Urza - The Omnipresence Of Loss (CD)

funeral doom metal, Solitude Productions, Solitude Productions
450.00 Р
Цена в баллах: 900 баллов
SP. 143-19 x
В наличии
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Дебютная работа группы из Германии, выдержанная в лучших традициях funeral doom metal. Это не просто мрачная и ультро-тяжёлая музыка, не лишённая мелодичности, заключённая в пяти продолжительных треках, это ещё и собственная впечатляющая атмосфера и плотный профессиональный саунд, ставящие Urza вровень с уже признанными корифеями жанра.

Треклист:
1 Lost In Decline
2 A History Of Ghosts
3 Path Of Tombs
4 From The Vaults To Extermination
5 Demystifying The Blackness

Артист:
Urza
Страна артиста:
Germany
Год альбома:
2019
Название:
The Omnipresence Of Loss
Стиль:
funeral doom metal
Формат:
Compact Disk
Тип:
CD
Упаковка:
Jewel Case
Лейбл:
Solitude Productions
Кат. номер:
SP. 143-19
Год издания:
2019
Штрих-код:
4627080611528
Страна-производитель:
Russia
Review
Antichrist Magazine
6.9/10
06.05.2019

You are now falling into deep void of sleep and despair, the atmosphere crushing in pressure, reminiscent of anesthesia and unconsciousness. What does this have to do with Urza’s: The Omnipresence of Loss you may ask? Because it is a funeral album of course! Urza is a funeral death/doom metal band from Berlin, Germany and The Omnipresence of Loss is their debut album of 2019. Doom metal is a genre I do not excessively tangle myself with, and this applies to the funeral sub-genre even more so. However, with Urza’s beautiful cover art that portrayed an atmospheric world of darkness and lonesome, I gravitated towards this album and had anticipations of picking an unfamiliar genre to listen to. And upon listening to the over an hour long album, I was thoroughly discomforted with the material presented, as it reverberated with signs of a horrible album. But, in my most recent re-listen, I found myself having much more of a diverting time.

My first grievances were innate from the get go, as they are integral to the album at its core. Funeral metal is excruciatingly taxing on my ability to maintain a consistent level of consciousness and sensible awareness, or in short: It makes me sleepy. I feel I should make it clear that it is no fault of the album on a technical side or the songwriting side, which causes me this minute drowsiness, because there have been albums I’ve fallen asleep to, that were incredibly disagreeably and were not funeral or doom related. However, it is works like the funeral doom metal band Asunder and The Omnipresence of Loss that cause this endurance test of wakefulness that depreciate my opinion of these works. And this not to insult the genre in any way, but the constant droning of the fuzzy guitars and their sluggish yet incessant pace just know how to lull me into a slumber. And it’s a shame as well, as if I were more invested in the genre, I could dissect the numbing hum of the guitars and appreciate their mild beauty. However, what I can appreciate is how well everything fits together in this album.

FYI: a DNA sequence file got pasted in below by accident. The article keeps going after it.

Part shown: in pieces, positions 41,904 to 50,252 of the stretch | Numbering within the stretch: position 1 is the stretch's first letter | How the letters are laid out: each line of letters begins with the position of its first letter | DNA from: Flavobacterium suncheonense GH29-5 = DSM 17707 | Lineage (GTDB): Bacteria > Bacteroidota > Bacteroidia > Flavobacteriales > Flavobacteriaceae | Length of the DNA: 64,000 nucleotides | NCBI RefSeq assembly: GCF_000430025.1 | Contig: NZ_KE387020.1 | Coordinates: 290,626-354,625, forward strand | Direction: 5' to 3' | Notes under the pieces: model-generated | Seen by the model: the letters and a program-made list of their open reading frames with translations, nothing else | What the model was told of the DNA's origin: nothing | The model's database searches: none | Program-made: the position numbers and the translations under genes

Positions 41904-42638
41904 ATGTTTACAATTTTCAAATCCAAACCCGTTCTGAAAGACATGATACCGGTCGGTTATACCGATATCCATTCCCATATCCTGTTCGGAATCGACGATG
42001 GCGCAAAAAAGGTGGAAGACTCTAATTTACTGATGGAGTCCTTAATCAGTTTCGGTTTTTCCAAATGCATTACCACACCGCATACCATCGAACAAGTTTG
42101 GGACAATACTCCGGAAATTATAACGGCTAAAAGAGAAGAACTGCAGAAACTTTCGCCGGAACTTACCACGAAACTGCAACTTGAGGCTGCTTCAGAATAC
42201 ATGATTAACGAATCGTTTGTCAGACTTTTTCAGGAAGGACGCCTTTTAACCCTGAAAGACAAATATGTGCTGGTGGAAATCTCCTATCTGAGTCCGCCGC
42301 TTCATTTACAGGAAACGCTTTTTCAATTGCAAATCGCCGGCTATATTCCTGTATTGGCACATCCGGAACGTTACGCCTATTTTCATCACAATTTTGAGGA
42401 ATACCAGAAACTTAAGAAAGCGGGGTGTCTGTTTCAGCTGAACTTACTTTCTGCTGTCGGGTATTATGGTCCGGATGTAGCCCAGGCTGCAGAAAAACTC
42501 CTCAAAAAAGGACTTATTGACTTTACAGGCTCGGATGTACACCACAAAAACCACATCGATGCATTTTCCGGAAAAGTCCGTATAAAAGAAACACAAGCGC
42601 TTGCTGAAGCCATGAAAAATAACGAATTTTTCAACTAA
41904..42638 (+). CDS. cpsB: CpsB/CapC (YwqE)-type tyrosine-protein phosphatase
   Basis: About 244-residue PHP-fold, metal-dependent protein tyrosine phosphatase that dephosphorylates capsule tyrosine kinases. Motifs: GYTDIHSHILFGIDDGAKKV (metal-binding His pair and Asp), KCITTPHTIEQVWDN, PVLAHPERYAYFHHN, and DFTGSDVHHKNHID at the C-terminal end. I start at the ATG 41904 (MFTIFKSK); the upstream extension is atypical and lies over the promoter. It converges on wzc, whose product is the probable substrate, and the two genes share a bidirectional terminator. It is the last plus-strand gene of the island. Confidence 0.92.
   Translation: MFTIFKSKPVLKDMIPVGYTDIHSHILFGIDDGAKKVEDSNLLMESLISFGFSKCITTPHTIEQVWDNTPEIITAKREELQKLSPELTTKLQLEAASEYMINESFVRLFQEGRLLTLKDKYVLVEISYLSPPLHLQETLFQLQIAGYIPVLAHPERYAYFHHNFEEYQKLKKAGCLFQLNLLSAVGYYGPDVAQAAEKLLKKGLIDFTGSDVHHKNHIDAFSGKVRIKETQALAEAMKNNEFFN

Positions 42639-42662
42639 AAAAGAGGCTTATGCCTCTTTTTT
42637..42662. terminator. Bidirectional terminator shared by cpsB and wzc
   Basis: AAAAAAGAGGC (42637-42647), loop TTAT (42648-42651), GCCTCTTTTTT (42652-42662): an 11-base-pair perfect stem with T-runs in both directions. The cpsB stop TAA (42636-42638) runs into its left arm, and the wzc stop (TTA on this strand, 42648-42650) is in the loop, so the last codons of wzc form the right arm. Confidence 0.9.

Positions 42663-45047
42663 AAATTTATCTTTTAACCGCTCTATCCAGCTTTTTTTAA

I’d love to note that on my second listen to this album, I took the initiative to keep myself invested and read along the lyrics to each of the 5 songs featured. And in all honesty, it made the experience better in my opinion, as the lyrics tone of dreary nihilism, loss, melancholy, and all around negativity matched the sluggish, tired tone of the music perfectly. This is an example of lyrics that can make or break an album, and that lyrics actually have purpose and matter almost as much as every other aspect of going into an album. There’s no anger in the vocal delivery as well, but a languid desperation, scarred by pain and misery that accentuate the lyrics tenfold. Thomas’ vocal direction was peculiar at first, using guttural, almost slam like vocal styles to punctuate this album, but in hindsight, his long, drawn out growls, howls, shrieks and cries add a fine level of detail to the abject torment of loss that this album projects. The lyrics themselves, paint a picture of a decimated world torn asunder by plague and illness, whilst also preaching the pain of mortal isolation and death. Couple these lyrics with their delivery, then accentuate both of these with the dream-like imagery of the cover, and boom, perfect album tone that I’m sure every funeral fan will adore, as I found myself coming around to like it.